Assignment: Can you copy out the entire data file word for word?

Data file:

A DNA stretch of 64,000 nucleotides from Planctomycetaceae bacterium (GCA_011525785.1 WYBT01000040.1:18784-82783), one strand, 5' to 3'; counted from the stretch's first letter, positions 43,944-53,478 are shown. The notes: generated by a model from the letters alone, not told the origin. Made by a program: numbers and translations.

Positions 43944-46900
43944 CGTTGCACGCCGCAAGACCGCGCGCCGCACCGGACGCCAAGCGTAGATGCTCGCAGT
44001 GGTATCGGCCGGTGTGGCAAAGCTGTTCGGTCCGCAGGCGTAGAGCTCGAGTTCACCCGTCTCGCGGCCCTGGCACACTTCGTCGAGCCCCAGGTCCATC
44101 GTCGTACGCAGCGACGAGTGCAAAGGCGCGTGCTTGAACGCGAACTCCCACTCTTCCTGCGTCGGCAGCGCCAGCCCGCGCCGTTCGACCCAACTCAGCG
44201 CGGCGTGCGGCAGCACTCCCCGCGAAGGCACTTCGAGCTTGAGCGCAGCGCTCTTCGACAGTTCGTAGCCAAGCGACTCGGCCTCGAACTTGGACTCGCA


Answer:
A DNA stretch of 64,000 nucleotides from Planctomycetaceae bacterium (GCA_011525785.1 WYBT01000040.1:18784-82783), one strand, 5' to 3'; counted from the stretch's first letter, positions 43,944-53,478 are shown. The notes: generated by a model from the letters alone, not told the origin. Made by a program: numbers and translations.

Positions 43944-46900
43944 CGTTGCACGCCGCAAGACCGCGCGCCGCACCGGACGCCAAGCGTAGATGCTCGCAGT
44001 GGTATCGGCCGGTGTGGCAAAGCTGTTCGGTCCGCAGGCGTAGAGCTCGAGTTCACCCGTCTCGCGGCCCTGGCACACTTCGTCGAGCCCCAGGTCCATC
44101 GTCGTACGCAGCGACGAGTGCAAAGGCGCGTGCTTGAACGCGAACTCCCACTCTTCCTGCGTCGGCAGCGCCAGCCCGCGCCGTTCGACCCAACTCAGCG
44201 CGGCGTGCGGCAGCACTCCCCGCGAAGGCACTTCGAGCTTGAGCGCAGCGCTCTTCGACAGTTCGTAGCCAAGCGACTCGGCCTCGAACTTGGACTCGCA